Did you know that the Gingko tree has been with us for well over 200 million years?! You and I may consider this tree with its remarkable fan-shaped leaves a true survivor. Over time it has survived all sorts of challenges: multiple ice ages, the impact of ginormous meteors, fires, and even the dinosaurs. It also survives man-initiated disasters. It was the first tree to grow on the devastated cities of Hiroshima and Nagasaki after the first atomic bomb was dropped on those two cities.
The tree is not only known for its endurance and its resilience, it is admired for the beautiful colours of its leaves, the greens in Spring and, later in the year, the Autumn golds.
Yes, when their fruit ripens, they smell pretty awful, but that is only temporary. Their leaves and nuts are gathered because they have herbal qualities that are known to enhance the quality of life. Traditional Chinese medicine attributes many uses to its’ extracts. For example Gingko tea is said to counteract memory loss and thus enhance life. You will find many Gingko based remedies on the shelves of most herbal dispensaries.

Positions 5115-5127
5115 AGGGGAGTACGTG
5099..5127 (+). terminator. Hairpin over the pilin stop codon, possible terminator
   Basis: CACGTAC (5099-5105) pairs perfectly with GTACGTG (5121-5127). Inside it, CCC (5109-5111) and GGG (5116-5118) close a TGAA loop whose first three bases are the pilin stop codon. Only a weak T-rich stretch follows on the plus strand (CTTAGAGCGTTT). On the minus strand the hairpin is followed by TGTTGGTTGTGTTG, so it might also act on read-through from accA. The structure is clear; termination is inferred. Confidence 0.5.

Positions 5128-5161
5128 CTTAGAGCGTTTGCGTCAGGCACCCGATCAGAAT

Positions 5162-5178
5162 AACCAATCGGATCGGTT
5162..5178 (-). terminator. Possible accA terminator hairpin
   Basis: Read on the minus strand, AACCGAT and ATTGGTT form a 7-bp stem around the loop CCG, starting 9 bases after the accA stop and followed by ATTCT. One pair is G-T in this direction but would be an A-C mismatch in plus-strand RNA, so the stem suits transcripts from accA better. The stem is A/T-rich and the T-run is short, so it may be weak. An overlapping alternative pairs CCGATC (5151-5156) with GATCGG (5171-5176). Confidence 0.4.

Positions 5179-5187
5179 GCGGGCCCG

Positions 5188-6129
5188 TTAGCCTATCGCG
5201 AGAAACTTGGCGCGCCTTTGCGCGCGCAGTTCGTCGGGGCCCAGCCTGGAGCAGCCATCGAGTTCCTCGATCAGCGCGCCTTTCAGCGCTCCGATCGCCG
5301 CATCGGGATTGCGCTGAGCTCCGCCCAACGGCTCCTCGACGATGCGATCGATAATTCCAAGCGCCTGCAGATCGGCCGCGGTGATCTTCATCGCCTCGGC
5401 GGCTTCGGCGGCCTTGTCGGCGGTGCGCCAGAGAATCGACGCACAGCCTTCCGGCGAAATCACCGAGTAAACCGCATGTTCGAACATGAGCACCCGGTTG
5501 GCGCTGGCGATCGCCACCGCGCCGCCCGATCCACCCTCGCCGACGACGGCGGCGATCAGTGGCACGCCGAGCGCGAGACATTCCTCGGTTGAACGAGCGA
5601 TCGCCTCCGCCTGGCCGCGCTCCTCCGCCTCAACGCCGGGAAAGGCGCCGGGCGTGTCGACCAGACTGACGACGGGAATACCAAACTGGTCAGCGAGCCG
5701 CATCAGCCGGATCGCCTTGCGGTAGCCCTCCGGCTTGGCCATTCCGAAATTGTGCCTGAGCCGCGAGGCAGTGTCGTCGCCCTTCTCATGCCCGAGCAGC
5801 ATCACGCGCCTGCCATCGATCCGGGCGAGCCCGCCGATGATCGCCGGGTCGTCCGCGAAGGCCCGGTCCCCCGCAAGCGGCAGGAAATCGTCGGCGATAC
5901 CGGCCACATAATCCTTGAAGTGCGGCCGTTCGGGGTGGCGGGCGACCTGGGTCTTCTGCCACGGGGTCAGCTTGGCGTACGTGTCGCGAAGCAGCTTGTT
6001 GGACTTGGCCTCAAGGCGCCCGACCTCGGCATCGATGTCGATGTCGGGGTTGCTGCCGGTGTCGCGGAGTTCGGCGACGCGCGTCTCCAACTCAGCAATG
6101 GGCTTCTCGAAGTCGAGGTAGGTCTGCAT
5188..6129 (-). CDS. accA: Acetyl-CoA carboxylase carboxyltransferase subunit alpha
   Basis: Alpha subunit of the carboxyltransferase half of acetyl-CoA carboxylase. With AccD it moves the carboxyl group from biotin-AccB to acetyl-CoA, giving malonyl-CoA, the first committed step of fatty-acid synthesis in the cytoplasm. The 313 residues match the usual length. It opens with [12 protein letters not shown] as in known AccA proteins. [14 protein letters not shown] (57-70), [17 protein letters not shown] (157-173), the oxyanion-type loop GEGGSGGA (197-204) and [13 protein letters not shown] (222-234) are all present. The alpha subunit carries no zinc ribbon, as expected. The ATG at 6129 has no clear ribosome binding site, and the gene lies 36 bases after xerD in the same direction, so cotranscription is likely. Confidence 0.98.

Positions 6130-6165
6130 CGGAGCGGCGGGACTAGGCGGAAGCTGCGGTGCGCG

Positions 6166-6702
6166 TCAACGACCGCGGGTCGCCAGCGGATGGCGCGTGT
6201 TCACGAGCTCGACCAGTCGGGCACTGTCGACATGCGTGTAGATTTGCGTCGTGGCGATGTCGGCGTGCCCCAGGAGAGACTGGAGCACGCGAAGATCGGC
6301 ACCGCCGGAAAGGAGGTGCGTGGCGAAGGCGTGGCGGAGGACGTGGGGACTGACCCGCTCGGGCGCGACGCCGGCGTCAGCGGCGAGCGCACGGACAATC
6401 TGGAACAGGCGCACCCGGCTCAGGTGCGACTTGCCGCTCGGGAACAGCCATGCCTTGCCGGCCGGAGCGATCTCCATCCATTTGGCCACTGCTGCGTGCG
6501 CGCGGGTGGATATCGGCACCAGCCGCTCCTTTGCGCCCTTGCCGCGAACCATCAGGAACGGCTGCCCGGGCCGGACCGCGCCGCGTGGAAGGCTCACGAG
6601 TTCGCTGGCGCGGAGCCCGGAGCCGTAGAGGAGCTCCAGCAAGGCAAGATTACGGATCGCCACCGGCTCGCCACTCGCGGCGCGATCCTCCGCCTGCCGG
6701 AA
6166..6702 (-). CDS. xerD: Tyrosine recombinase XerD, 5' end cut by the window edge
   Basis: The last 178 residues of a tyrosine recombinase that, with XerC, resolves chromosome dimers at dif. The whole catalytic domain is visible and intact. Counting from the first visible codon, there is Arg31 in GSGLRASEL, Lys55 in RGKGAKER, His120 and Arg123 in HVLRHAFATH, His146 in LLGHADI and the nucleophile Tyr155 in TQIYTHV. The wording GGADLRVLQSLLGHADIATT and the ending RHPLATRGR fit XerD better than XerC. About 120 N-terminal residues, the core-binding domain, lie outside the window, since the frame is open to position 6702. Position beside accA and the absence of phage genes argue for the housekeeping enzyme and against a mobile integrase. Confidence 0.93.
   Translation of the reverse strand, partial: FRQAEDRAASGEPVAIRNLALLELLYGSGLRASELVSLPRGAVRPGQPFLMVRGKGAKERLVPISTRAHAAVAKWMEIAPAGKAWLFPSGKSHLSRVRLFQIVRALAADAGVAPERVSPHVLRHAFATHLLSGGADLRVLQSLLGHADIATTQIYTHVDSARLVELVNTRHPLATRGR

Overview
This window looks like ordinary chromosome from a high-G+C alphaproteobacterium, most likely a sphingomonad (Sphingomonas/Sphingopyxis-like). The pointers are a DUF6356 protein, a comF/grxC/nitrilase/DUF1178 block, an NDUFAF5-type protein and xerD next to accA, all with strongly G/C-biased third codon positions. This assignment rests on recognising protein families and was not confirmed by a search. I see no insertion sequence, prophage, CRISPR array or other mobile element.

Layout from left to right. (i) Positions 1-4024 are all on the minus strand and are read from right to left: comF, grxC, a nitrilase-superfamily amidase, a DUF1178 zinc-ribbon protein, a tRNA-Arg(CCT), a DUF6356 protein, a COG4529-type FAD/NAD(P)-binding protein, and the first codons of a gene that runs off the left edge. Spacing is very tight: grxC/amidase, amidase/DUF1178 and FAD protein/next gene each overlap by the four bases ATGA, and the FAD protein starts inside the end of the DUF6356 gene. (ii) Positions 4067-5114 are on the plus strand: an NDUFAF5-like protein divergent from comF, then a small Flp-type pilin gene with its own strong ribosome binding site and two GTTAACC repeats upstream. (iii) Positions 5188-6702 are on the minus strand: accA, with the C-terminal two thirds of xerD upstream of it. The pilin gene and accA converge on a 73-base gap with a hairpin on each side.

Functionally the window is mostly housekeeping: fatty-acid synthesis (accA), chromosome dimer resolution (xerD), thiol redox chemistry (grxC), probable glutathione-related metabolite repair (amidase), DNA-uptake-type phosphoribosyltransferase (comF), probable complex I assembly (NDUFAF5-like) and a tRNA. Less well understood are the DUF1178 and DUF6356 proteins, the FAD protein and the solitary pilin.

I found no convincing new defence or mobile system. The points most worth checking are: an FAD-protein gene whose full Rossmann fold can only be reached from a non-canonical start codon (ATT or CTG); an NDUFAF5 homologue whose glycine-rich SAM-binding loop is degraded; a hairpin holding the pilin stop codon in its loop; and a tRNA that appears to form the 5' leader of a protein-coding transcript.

And so the fascinating story of the Gingko tree and its leaves, continues to intrigue us. Some funeral companies use the symbol of the Gingko leaf to convey the message that life goes on whatever may befall us. Many goldsmiths use the Gingko leaf motive to create beautiful brooches, rings, and necklaces.
I like the use of symbols, because they carry a wisdom of their own. I choose to use the symbol of the Gingko leaf not only because of its beauty but also because of its resilience – to reminds us just how strong people are in the face of adversity. Often we see the inner strength of people shine-through while they struggle to make meaning out of the setbacks in their life, their losses, or their grief. The Gingko leaf reminds me that regardless of the circumstances, we have no reason to lose hope.
For more beautiful images of the Gingko have a look at the following board: